Teleassessments for enrollment of adults with physical or mobility disability in a home-based exercise trial in response to covid-19: Usability study

Academic Article


  • Background: The Scale-Up Project Evaluating Responsiveness to Home Exercise And Lifestyle Tele-Health (SUPER-HEALTH) initiative is a large randomized controlled study that aims to overcome logistical barriers to exercise via telehealth for people with physical disabilities. However, at the start of the COVID-19 pandemic, enrollment was halted due to limited operations at the testing site, which included no onsite visits that involved participant data collection. In response to the limited operations, a modified data collection protocol was developed for virtual enrollment of study participants. Objective: This paper presents feasibility data on using teleassessments to enroll people with mobility impairment into a home-based exercise trial. Methods: The modified protocol replaced onsite enrollment and data collection visits with teleassessments using a computer tablet and testing equipment that was shipped to the participants'home address prior to the synchronous teleassessments conducted by an exercise physiologist through Zoom. The participants were mailed a teleassessment toolkit that included a digital blood pressure cuff, spirometer, hand dynamometer, mini disc cone, and measuring tape (to complete standardized testing). The teleassessment measures included resting blood pressure and heart rate, forced vital capacity, grip strength, Five Times Sit to Stand, and Timed Up and Go. Feasibility metrics included technological effectiveness, efficiency, and safety. The technological effectiveness of the telehealth assessment was determined by the percentage of sessions completed without technical issues with ≥90% criteria set a priori. Efficiency was measured by a session duration of ≤2 hours. Safety was measured by the number of adverse events related to the teleassessments reported. Results: Data from 36 participants were included in this feasibility study, and 34 (94%) participants completed all teleassessments without technical issues. For efficiency, the teleassessment sessions were completed in a mean time of 65 minutes and a maximum session length of 110 minutes. There were no adverse events reported to indicate concerns with the safety of teleassessments. Conclusions: The modified teleassessment protocol, in response to COVID-19 restrictions, may be a feasible process for enrolling adults with mobility impairment into a home exercise trial who otherwise would have not been able to participate.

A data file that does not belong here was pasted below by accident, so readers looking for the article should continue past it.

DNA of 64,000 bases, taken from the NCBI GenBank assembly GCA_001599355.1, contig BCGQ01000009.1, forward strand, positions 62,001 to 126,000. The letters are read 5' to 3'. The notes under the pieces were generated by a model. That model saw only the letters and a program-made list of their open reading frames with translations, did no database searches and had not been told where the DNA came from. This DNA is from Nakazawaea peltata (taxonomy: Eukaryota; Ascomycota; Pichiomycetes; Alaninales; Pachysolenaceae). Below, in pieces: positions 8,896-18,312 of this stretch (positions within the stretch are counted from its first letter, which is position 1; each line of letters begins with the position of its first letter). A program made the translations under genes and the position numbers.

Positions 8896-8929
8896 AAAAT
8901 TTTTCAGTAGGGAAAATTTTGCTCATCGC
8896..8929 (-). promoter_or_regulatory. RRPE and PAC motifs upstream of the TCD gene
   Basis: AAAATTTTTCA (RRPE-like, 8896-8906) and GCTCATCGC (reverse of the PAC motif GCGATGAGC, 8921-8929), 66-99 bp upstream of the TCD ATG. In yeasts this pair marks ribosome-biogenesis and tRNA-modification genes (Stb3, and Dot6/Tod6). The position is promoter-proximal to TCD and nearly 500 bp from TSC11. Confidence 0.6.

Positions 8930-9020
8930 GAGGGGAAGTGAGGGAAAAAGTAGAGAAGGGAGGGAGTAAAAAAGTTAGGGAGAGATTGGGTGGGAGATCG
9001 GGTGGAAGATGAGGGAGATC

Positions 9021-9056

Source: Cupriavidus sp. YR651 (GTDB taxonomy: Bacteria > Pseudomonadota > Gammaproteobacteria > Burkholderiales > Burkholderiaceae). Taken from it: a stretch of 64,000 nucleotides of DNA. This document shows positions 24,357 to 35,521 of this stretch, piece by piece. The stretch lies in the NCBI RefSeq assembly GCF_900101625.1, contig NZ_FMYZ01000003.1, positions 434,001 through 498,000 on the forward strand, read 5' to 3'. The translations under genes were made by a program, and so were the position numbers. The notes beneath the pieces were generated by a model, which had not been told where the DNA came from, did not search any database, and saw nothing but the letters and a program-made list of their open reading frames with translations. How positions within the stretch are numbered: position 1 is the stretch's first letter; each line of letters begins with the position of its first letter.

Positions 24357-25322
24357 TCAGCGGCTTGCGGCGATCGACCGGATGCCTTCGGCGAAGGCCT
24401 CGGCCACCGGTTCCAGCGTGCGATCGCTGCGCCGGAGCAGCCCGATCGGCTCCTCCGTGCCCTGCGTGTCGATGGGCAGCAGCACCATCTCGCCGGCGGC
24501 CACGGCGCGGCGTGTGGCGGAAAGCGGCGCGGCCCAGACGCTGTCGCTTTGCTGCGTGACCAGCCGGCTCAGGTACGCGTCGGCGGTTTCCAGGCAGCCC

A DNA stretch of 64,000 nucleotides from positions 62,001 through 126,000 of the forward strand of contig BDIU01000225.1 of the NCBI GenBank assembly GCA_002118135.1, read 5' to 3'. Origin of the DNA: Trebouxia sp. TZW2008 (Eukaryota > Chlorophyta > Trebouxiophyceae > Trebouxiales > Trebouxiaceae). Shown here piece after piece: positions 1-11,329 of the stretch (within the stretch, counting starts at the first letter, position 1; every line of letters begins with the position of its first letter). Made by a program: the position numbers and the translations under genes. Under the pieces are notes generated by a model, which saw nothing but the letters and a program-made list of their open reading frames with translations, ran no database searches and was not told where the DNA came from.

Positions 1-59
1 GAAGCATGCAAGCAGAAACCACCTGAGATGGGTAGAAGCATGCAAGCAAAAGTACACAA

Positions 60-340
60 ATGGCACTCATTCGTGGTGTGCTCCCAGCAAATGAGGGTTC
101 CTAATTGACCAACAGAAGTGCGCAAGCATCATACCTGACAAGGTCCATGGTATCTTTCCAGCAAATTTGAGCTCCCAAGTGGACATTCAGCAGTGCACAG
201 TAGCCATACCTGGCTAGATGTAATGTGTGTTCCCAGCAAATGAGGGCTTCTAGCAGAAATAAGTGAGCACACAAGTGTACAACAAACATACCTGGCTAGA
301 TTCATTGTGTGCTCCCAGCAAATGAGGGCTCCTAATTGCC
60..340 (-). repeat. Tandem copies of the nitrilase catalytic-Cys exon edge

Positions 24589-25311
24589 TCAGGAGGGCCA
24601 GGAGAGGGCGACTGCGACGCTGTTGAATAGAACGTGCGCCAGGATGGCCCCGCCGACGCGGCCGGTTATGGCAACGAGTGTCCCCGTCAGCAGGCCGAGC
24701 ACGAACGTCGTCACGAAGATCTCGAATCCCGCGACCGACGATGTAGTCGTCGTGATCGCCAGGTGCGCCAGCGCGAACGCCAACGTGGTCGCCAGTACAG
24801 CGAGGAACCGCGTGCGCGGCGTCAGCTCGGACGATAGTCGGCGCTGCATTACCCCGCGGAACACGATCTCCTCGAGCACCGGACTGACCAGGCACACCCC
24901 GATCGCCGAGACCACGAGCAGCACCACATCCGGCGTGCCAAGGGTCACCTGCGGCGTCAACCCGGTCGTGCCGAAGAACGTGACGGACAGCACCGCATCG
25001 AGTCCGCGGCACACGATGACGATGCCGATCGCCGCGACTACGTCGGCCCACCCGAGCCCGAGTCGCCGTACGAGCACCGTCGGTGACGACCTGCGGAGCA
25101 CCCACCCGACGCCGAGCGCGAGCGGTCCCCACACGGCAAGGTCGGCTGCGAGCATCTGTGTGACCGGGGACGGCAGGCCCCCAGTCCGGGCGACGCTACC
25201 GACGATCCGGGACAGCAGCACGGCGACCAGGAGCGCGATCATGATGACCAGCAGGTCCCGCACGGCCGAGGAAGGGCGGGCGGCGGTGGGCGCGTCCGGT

• Digital Object Identifier (doi)

    Author List

  • Wilroy J; Lai B; Currie M; Young HJ; Thirumalai M; Mehta T; Giannone J; Rimmer J
  • Volume

  • 5
  • Issue

  • 11